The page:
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I really wanted to do this and started making plans to get seriously tuned up for endurance riding. My wife then bought me the book "Hell on two wheels" by Amy Snyder (link: http://www.hellontwowheelsbook.com/ )

It's not the best of reads, but it was a sufficient view from the inside as to the realities of the race for both rider and crew. It turned my opinion from "this is a really great challenge" to "this is an unacceptably dangerous endeavour" (which I suspect was my wife's aim  1 )

I've changed focus and will race in next year's Le Mans 24h as a solo entrant. The draw for that is it about as pure an environment as you could hope for as a cyclist - no traffic, no traffic signals, no manhole covers - albeit at the cost of some decent scenery. It will allow me to experience my limits in a much safer environment.

Basically, the lesson from the book was "Don't underestimate the task that is the RAAM". If you go for it, go with your eyes wide open and prepare yourself and your crew meticulously.

Good luck - it's a very select club of people that you will join if you complete it.

Avatar
Gkam84 [9097 posts] 2 years ago
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Personally, if I was in the frame of mind for taking on RAAM, I'd look at something similar closer to home first.

1, to see that I have the ability to go day in day out without much sleep and still get the miles in.
2, to form a strong crew, weed out those unable to cope with what is needed over a 10 day event, because the crew also get little sleep.

Many more reasons aswell. For UK riders.

Take a look at Race around Ireland http://racearoundireland.com/

Avatar
benji p [54 posts] 2 years ago
0 likes
Gkam84 wrote:

Well first of all, you need to do an event that can qualify you to compete in RAAM, alot of people don't know that, the problem being, there are only two each year in the UK and they are both 24hr TT's

http://www.raceacrossamerica.org/raam/raam2.php?N_webcat_id=230

So once you know what you are aiming for, you should set your goals to get qualified. If you do then qualify, you will need to raise a shed load of cash, for a solo effort, you need to have a minimum of 6 Crew and 2 Support Vehicles. One normally being some kind of motorhome. Then you need to think about fuelling them both for around 8000 miles (4000 each).

You need to find a good crew with experience and cover their costs of getting to and from RAAM. In many ways you are just as cheap to take crew from the UK as you are to finding them in America.

You need food for all the crew, insurance, $2000 for the entry fee, Start and Finish line hotels for everyone because you need to be there before the event a couple of days to sort everything out.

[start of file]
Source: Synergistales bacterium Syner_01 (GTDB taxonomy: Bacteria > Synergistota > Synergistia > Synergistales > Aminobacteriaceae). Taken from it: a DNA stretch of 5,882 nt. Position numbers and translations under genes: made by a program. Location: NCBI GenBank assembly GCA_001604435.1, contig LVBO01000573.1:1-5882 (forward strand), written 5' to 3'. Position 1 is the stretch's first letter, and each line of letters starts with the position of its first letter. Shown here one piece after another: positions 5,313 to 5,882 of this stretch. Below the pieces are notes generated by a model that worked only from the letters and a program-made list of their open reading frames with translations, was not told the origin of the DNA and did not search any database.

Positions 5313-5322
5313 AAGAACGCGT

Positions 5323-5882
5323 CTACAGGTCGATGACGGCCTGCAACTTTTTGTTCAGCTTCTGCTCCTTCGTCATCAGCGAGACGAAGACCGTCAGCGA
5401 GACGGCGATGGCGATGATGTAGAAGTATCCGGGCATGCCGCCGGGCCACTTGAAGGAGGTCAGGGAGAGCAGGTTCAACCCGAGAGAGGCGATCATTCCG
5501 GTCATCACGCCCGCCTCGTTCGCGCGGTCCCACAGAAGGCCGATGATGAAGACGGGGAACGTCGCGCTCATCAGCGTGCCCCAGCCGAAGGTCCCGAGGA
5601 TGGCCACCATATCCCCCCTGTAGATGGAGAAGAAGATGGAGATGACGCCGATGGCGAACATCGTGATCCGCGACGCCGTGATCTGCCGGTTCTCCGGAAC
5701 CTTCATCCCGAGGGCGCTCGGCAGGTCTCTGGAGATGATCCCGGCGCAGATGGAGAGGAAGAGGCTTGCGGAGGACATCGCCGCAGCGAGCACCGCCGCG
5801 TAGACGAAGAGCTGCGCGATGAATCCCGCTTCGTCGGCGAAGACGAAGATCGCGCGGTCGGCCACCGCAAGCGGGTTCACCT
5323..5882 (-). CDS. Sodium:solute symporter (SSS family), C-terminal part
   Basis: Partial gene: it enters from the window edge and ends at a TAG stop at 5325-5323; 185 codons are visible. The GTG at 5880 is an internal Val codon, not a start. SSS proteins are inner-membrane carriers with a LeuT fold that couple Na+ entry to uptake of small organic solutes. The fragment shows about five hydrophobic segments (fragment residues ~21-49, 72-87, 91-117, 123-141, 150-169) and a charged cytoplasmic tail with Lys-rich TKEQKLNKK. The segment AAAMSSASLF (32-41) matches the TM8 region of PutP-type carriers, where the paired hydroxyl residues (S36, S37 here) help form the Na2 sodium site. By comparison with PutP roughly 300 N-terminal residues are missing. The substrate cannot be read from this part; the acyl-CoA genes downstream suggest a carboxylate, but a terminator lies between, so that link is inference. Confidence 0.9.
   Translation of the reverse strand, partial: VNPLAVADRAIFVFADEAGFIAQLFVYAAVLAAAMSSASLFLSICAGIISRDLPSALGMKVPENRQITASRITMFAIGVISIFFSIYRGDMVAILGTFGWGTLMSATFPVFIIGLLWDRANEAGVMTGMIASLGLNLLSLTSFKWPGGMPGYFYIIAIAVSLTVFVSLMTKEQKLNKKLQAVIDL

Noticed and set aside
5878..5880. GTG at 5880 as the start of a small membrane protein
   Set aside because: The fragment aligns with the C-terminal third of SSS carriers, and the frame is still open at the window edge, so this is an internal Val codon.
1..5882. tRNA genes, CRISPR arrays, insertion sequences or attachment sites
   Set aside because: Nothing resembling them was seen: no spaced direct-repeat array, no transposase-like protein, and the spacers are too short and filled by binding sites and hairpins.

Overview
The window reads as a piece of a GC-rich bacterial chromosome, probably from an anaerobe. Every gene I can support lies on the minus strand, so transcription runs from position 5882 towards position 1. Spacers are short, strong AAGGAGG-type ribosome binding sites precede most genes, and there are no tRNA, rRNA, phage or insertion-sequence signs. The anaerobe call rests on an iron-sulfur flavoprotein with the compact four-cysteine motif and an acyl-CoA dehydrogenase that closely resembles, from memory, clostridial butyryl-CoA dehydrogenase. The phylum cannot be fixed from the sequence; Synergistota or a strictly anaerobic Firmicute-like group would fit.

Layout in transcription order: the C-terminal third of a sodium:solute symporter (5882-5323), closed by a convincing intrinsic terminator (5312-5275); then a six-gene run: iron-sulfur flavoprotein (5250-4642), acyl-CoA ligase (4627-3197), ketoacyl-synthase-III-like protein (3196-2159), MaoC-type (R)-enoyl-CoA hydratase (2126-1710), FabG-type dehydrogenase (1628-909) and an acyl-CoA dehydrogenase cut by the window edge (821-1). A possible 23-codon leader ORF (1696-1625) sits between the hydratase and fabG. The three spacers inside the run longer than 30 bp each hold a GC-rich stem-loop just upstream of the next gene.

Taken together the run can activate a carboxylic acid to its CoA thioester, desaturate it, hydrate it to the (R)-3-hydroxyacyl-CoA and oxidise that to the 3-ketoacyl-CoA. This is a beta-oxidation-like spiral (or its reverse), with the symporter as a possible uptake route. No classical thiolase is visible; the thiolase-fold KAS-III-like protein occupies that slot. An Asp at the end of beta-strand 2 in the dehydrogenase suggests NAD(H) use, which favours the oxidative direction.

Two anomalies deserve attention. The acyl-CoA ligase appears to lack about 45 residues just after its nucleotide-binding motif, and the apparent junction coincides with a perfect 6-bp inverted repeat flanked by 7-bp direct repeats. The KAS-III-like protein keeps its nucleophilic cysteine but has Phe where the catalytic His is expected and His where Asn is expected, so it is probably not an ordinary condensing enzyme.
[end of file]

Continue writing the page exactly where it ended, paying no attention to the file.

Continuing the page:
Coming from the UK, I'd estimate you'd need to budget at least £25,000 to make sure everything was covered, I wouldn't say you'll need all that, but better to be safe than sorry.

Then you need to work out that you have 12 days to cycle over 3000 miles, you have to make certain times to continue in the race, there are time stations and cut off deadlines. Where if you are not at station 6 by X time, you are out of the race.

So it isn't just simply working out, 3000/12 and thinking, I can get away with 250 miles per day.

If I haven't put you off yet, I could go into more detail or put you in touch with people who can go more in depth and have done it themselves.

I have to admit I was highly impressed with the quality of your answer. You sound very knowledgeable about the subject. I was taken aback it was written by you. I have been so used to your slight of hand comments and your backwards logic I had to look twice to make sure I was reading right and you were the author. Very nice response. Very nice of you.

Avatar
benji p [54 posts] 2 years ago
0 likes
neildmoss wrote:

I really wanted to do this and started making plans to get seriously tuned up for endurance riding. My wife then bought me the book "Hell on two wheels" by Amy Snyder (link: http://www.hellontwowheelsbook.com/ )

It's not the best of reads, but it was a sufficient view from the inside as to the realities of the race for both rider and crew. It turned my opinion from "this is a really great challenge" to "this is an unacceptably dangerous endeavour" (which I suspect was my wife's aim  1 )

I've changed focus and will race in next year's Le Mans 24h as a solo entrant. The draw for that is it about as pure an environment as you could hope for as a cyclist - no traffic, no traffic signals, no manhole covers - albeit at the cost of some decent scenery. It will allow me to experience my limits in a much safer environment.

Basically, the lesson from the book was "Don't underestimate the task that is the RAAM". If you go for it, go with your eyes wide open and prepare yourself and your crew meticulously.

Good luck - it's a very select club of people that you will join if you complete it.

Damn nice post. Couldn't have been clearer. Good job.

Avatar
wheelz [75 posts] 2 years ago
0 likes

thanks for that, it certainly gives me a lot to think about. I will look into doing a few events closer to home first. a few club mates done a 24 hr TT earlier in the year, I`ll see what it takes to get on that team.

Thanks again.

wheelz.